Students in Associate Professor Heidi Sherman’s History Capstone Seminar were given the chance to travel back in time when they visited a Viking-age replica farmhouse, called a longhouse, Sept. 12 and 13. The experience gave them the chance to smell the bread baking in a clay oven, hear the clang as a hammer smashes against a scorching-hot piece of iron, and feel the soft thread being woven in a loom just as it would have been hundreds of years ago.
The longhouse, owned by Owen and Elspeth Christianson, was built in 2011-2012 near Marshfield, Wis.
While at the longhouse, students made food following Viking-age recipes using only ingredients that could have been used in medieval Scandinavia. They were taught blacksmithing techniques and were able to create their own S-hooks out of steel. Students also took part in wire knitting, which was used to create chains for hanging jewelry, and learned to weave on different types of looms.
According to Sherman, several of her students who had gone on the trip last year stated it was the highlight of their college career. One of those students, Ryan Matsen, is now her teaching assistant and was able to go back on the trip this year.
“Of these activities that we were allowed to attempt my personal favorite would have to be blacksmithing as it was so unique to these trips and the fact that by the time we left everyone in the seminar had first hand experience at working metal in ancient ways,” Matsen said.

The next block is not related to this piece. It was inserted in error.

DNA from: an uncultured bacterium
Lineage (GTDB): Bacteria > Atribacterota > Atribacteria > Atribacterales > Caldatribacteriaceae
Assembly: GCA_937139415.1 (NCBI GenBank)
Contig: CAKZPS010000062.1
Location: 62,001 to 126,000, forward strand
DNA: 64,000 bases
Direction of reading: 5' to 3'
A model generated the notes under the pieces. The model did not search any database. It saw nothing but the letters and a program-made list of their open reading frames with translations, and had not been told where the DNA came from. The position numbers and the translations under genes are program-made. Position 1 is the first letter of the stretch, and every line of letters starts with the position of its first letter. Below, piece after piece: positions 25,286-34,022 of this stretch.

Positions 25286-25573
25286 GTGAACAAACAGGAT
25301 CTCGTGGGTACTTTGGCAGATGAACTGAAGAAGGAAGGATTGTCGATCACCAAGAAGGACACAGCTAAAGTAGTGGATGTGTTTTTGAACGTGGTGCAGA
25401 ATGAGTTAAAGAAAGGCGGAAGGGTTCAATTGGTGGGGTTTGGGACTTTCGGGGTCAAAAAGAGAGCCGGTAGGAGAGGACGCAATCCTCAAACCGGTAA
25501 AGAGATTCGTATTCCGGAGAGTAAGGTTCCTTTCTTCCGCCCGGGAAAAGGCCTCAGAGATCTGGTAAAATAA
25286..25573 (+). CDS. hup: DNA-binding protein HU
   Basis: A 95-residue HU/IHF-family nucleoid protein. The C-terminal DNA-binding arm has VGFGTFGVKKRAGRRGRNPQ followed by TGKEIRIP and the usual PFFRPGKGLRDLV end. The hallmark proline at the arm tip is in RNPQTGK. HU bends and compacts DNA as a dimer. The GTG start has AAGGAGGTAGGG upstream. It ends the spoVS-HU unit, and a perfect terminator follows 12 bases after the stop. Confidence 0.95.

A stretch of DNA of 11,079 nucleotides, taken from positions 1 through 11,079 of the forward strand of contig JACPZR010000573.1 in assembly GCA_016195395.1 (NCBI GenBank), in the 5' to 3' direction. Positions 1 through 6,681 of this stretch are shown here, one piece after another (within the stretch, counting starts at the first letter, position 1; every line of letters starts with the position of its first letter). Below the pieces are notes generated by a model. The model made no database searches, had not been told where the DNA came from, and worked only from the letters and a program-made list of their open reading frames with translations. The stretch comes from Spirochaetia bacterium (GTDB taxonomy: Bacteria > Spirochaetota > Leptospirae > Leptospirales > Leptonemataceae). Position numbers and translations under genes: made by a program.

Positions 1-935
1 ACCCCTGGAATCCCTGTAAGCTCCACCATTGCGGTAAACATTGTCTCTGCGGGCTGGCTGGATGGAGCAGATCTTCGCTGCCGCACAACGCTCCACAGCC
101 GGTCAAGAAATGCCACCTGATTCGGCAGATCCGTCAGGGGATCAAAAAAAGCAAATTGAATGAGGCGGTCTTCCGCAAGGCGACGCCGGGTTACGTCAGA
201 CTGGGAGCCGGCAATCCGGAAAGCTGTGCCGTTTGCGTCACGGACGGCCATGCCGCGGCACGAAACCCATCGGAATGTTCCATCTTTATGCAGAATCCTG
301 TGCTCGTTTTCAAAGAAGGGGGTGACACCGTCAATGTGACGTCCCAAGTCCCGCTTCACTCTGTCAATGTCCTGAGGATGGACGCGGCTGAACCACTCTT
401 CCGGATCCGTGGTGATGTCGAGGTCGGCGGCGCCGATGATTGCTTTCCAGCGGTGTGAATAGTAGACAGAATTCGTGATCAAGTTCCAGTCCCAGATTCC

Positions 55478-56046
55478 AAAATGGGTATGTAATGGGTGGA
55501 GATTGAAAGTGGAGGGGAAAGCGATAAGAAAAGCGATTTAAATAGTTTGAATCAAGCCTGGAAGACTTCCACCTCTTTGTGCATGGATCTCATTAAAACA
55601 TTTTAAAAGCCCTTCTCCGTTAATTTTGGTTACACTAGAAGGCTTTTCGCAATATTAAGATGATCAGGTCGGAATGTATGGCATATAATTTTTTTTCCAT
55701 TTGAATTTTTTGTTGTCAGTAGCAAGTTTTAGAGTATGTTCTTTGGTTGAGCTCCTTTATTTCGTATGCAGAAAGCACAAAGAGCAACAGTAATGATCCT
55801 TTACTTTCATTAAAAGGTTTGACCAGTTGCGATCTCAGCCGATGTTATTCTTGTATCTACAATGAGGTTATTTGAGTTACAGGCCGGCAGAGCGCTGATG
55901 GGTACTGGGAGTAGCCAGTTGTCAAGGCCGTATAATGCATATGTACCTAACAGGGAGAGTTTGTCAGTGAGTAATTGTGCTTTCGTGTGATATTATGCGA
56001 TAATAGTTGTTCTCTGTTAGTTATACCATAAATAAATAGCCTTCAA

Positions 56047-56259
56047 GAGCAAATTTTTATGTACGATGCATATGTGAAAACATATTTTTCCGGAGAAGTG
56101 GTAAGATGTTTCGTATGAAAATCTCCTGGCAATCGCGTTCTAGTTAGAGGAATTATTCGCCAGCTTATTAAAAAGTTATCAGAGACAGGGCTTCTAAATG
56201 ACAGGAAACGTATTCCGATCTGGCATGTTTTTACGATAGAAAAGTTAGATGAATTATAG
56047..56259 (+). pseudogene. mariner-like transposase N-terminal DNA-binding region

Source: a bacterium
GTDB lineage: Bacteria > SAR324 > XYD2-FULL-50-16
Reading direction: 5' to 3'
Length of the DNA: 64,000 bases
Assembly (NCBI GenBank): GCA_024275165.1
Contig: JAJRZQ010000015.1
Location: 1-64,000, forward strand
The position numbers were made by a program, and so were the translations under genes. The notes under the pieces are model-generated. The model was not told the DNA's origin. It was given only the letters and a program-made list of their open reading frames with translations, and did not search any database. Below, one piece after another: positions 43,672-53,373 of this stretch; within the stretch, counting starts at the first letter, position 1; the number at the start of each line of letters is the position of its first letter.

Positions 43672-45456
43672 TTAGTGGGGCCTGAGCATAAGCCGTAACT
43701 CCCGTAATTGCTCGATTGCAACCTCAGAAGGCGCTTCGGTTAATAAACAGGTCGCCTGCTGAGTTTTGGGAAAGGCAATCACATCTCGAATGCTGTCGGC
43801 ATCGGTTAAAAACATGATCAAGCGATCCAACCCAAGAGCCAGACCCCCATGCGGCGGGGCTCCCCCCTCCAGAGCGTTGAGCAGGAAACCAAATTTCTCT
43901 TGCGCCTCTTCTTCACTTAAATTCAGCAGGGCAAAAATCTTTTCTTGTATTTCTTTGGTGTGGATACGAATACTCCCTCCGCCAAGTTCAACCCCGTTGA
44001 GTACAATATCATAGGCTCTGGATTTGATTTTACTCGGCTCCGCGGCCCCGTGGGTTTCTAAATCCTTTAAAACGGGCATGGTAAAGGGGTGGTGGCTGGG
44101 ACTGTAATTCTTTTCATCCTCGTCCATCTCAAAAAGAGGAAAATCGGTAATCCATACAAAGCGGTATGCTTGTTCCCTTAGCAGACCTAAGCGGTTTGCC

Many of the students involved in Sherman’s class will go on to be teachers, museum workers, and otherwise involved with the public. This opportunity gives students the chance to take a different approach to learning.
“They’ve got to be able to explain in an engaging way how people did things,” Sherman said. “One of the ways that people get involved and get excited about history is if they’re making something or if they’re doing hands-on things. So I thought it would be fun for the students to go through this process and to figure out how, then they can convert their learning into teaching other people down the road.”
After this experience, students will be creating their own experimental archaeology projects, such as making linseed oil from flax seed or trying to carve a rune stone. Sherman says that it’s not just about the concepts, but about the process they go through.
“I don’t care if the rune stone is perfect,” she said. “I care that the student learns the tools that they need, maybe how to write in runes… He goes through the process and documents it and what he learns from the process.”
The longhouse weekend has provided students with a way to learn about Viking culture that is unique to what they could have learned in the classroom.
“Overall I believe that these trips have been incredibly valuable to help the classes who went on them to gain a better understanding of the past through living like and replicating the processes of the ancient world,” said Matsen.
Story by Katelyn Staaben, editorial intern, Marketing and University Communication